Computers thinking like us?

From the earliest days of computing, it has been both a dream and a science-fiction nightmare to create computers that are capable of thinking like human beings. Generally, people would put such possibilities – now fast becoming realities – into the category of Artificial Intelligence, but in fact there is a new kid on the block in this field, and that is Cognitive Computing.

Cognitive Computing is a form of computing that imitates human thought processes, rather than just doing what we know computers can do, i.e., analyze enormous amounts of information and come up with calculations far more quickly than the most intelligent of humans. Effectively, cognitive computers think like humans, they reason and comprehend, and they can cope with abstract concepts and symbology.

A useful analogy might be a comparison with Deep Blue, the computer which famously defeated world chess champion Gary Kasparov in the 1990s. Simply put, the computer was able to beat the Grand Master because it contained details of every single high-level chess game ever played and could run through many millions of potential game lines in a second, bench testing every possibility. While impressive, this was effectively a matter of simple binary computing; the truly impressive part of the system was the ability to have sufficient data storage and chip speed to make it possible.

Now imagine a cognitive chess computer: this would be a computer that could assess non-mathematical, emotional and human factors in making its decisions. Perhaps it could consider its opponent’s body language, their finances, their personal situation – would a player in the middle of a messy divorce find it more difficult to concentrate and so be more likely to fall into easier traps? Would a player in need of money play more cautiously to draw and split the winnings than a wealthy player? These are the sort of questions cognitive computers could be capable of addressing.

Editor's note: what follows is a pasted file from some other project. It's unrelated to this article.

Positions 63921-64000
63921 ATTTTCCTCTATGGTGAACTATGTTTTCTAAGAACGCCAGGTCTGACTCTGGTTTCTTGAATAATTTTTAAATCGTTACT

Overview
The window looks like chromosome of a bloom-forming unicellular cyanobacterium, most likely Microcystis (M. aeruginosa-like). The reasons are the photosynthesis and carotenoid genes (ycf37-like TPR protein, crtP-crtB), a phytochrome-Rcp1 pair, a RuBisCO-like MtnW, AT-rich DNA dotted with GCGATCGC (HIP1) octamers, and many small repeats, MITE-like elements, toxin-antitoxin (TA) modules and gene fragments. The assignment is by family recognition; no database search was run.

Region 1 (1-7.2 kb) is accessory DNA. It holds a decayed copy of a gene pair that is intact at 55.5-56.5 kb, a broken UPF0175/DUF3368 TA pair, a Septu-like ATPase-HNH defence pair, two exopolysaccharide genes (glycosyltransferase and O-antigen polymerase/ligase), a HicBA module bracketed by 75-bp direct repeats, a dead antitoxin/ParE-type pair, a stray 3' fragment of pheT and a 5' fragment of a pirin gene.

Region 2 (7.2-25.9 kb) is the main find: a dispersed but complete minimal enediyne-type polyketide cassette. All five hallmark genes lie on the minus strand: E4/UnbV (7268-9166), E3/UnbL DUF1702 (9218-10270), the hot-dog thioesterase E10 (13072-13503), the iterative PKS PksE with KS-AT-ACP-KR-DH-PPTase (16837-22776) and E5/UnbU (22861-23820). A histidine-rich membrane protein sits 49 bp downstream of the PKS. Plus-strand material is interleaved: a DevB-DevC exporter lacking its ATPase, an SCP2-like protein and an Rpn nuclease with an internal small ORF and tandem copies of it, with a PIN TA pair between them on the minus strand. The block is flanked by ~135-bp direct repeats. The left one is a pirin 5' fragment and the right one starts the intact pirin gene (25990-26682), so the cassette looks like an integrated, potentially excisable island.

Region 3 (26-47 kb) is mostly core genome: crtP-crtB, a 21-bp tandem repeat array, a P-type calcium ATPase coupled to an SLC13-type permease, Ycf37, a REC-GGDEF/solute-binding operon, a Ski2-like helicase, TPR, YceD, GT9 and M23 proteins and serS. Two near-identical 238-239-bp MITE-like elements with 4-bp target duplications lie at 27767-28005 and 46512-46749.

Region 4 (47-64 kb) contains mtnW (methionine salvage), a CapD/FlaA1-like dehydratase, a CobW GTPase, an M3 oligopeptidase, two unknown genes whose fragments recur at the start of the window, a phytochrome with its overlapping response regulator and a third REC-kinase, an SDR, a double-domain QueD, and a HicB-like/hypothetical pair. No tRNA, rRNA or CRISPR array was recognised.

That’s a simplistic example, but cognitive computing now has the capability to be used in numerous complex human scenarios. The advent of cloud computing has vastly boosted its potential due to the far greater amount of data that may be stored and retrieved far more quickly from the cloud. Cognitive computing may represent a massive leap forward in terms of data storage and analysis; for standard computing, data has to be carefully prepared if it is to be useful in computer functions, e.g., when we store photographs, we give them meta-tags to help in their retrieval such as “friends smiling”. A cognitive computer can scan a database of photographs and pick out those that it recognizes as showing human smiles or friendship without needing these tags, thus removing a lot of the heavy lifting required to process data.

As ever with technology, there are certain drawbacks to cognitive computing. The ability to process enormous amounts of data and think cognitively could be used as a tool of suppression, e.g., it is believed that cognitive computers will greatly improve the speed and accuracy of face recognition technology and be able to handle enormous databases of subjects; do we actually want to all be on a national database and recognized by Big Brother wherever we go? As always, the way the technology is used, rather than the technology itself, will be the problem. However, there is no doubting that cognitive computing has the potential to revolutionize computerized data storage and machine learning/cognition, and as such it will be very firmly embedded in the information management systems of the future.

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